Reestablishing Global Supply Chains Originating in Asia

By Frank-Jürgen Richter

October 23, 2022

Global supply chains kickstarted the wheels of global trade. It was an enabler to industrialization and is a key component to the fourth and indeed the fifth industrial revolution.

Supply chains are what binds two countries or in simple layman terms, the buyer and the supplier. It builds a bridge for a buyer to access the needed goods and services being provided by a particular supplier anywhere in the world. It creates a win-win situation wherein both the ends of the supply chain benefit from this relation.

Present day supply chains are complex, enabling a particular product to go through multiple suppliers to finally end up in a consumer’s hands. This is purely done for better pricing; reduced operational costs; and quicker delivery of products to consumers.

But this way of doing global business now stands threatened due to various global economic and political fallouts. The pandemic and rising geopolitical tensions are top two factors leading to it. What steps can Asian leaders—both in the political and corporate diaspora—take to better regenerate Asia’s hold on global value chains.

This forms the crux of one of the themes being discussed in the upcoming Horasis Asia Meeting, being held between 20 to 21 November in Kitakyushu, Japan. The event will host 400 of the foremost business and political leaders from across Asia and the world, as they discuss ways to revitalize Asia’s economy in building a resilient post-COVID Asia.

Challenges Abound

The importance of supply chains cannot be further stressed than its direct relevance to economic growth. Vietnam is a perfect example of that. Between 2010 to 2020, its exports to the world ballooned from US$72.24 billion to US$281.44 billion. Simultaneously, within the same period, Vietnam’s GDP grew from US$147.2 billion to US$343.24 billion.

This clearly depicts the importance of trade to flourish an economy, while trade cannot be imagined without a robust and sustainable supply chain. The sustainability of global supply chains was tested amid the global pandemic.

After the onslaught of the pandemic, governments rushed to contain the virus spread, while many businesses were caught unawares. Global supply chains were already stretched due to souring US-China relations, that had heavily impacted businesses on both sides of the continent. The trade war has already resulted in a total loss of US$550 billion in import tariffs.

Presently, global supply chains are threatened by the impacts of the pandemic that has made several companies rethink their procurement strategy. Many companies are contemplating moves away from value chain points, mostly based in Asia to nearby countries for better control. This greatly endangers the prospects of Asia’s growth and development.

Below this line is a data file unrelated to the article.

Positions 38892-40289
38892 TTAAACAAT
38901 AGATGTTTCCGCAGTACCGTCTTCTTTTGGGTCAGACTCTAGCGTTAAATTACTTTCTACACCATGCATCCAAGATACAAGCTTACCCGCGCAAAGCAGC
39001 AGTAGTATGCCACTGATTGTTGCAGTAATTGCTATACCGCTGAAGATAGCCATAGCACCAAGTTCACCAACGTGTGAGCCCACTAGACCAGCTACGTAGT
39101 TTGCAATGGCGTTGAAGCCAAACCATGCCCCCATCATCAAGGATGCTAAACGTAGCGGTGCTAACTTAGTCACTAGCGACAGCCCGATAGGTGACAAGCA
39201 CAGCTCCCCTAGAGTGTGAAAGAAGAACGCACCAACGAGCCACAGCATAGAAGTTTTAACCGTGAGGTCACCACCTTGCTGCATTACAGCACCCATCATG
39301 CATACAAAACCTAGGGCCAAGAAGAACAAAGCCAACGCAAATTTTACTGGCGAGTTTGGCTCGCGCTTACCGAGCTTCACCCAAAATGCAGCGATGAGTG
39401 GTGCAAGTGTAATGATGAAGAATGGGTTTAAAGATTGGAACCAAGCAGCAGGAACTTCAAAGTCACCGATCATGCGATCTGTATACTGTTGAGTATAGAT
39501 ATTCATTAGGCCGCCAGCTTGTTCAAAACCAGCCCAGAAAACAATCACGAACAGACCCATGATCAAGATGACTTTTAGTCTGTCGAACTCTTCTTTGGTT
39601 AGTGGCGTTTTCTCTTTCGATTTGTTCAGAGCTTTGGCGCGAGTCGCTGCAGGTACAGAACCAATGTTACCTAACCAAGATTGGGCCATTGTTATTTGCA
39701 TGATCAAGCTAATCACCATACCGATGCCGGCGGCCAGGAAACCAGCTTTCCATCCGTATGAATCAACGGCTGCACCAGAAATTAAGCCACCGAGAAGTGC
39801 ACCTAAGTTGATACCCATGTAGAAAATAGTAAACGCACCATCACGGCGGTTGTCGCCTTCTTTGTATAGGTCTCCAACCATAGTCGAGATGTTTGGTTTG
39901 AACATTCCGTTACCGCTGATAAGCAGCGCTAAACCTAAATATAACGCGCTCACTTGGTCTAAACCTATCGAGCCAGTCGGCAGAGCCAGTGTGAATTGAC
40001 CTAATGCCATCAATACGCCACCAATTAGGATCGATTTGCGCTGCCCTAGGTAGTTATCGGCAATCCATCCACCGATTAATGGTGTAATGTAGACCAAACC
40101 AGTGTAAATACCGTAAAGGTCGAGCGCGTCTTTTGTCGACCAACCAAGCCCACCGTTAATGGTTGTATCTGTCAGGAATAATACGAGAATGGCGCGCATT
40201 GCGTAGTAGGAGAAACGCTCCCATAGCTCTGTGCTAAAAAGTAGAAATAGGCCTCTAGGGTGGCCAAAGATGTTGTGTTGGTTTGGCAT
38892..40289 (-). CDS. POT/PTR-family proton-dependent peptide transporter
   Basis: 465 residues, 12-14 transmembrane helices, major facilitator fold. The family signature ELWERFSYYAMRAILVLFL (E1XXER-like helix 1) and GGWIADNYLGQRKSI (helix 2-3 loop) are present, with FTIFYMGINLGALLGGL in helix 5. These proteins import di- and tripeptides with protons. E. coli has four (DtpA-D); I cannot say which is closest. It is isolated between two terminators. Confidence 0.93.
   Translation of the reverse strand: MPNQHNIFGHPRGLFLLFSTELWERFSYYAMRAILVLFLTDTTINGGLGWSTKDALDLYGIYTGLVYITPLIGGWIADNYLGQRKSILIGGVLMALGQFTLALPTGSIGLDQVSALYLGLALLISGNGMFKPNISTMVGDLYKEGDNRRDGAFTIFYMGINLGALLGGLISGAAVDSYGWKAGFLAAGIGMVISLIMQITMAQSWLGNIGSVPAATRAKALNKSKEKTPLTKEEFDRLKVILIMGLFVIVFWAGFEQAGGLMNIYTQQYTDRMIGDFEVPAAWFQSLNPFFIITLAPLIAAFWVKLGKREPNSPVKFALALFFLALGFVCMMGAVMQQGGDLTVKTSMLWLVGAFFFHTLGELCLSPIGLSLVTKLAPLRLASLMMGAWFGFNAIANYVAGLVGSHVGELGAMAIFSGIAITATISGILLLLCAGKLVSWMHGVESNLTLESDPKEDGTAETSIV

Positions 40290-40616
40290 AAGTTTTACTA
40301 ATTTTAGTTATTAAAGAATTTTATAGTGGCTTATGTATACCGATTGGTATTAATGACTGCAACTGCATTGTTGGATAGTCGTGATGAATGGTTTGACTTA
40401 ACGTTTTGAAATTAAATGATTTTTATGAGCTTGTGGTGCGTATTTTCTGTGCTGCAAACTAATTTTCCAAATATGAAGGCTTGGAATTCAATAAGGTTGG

Price volatility is the new crisis that is playing spoilsport for global supply chains. Rising fuel prices— influenced by the ongoing Russia-Ukraine war—has made prices of commodities costly, heightening inflationary pressures. It is also impacting competitiveness of companies as they are faced with great uncertainties in introducing new products or pricing products appropriately due to volatility of prices in the global market.

Response System

Supply chain disruptions led to companies facing raw material shortages leading to failed deliveries and substantial revenue losses. Disruptions to the global value chain also led to shortages in factory workers and logistic suppliers. Prices of cargo containers and vessels increased substantially amid the pandemic debacle.

The semiconductor shortage depicts how dependence on one global supplier by every automotive company in the world, resulted in delayed car deliveries and market share. The chip shortage has led to Volkswagen halting its electric vehicle production by a week at two of its German factories, resulting in losses of 5,000 vehicles in production.

But some companies have also displayed great resilience in times of crisis, by pivoting to making other essential items such as face masks, ICU beds and other medical equipment to cater to the growing shortage in the market. And companies like Tesla have proven why great tech can sustain disruptions.

Steps Ahead

Asia in particular faces a crucial turning point. Its relevance in the global value chain cannot be stressed further. China—the world’s factory—is slowly losing ground due to souring relations with Western countries; rising labor prices; and its strict zero-COVID policy. This poses both a threat and opportunity that other countries in the region such as India and Vietnam can leverage.

We can already witness developing countries such as Vietnam investing heavily in strengthening its workforce in STEM education and R&D in emerging technologies. India is also seen as a strong production hub due to its young and educated workforce.

Asian governments will need to develop favorable policies that allow companies to seamlessly setup manufacturing and trading hubs within the region, sans the bureaucratic redtape. Meanwhile, policymakers should also focus on strengthening its infrastructure and people that govern the supply chain to ensure a robust post-pandemic recovery.

The Horasis Asia Meeting follows on the heels of the Horasis India Meeting, held between 25-26 September 2022 in Vietnam. The India Meeting was attended by 400 leaders from both the business and government diaspora. To learn more about the event, click here.

Photo Caption: A container ship in Victoria Harbor of Hong Kong.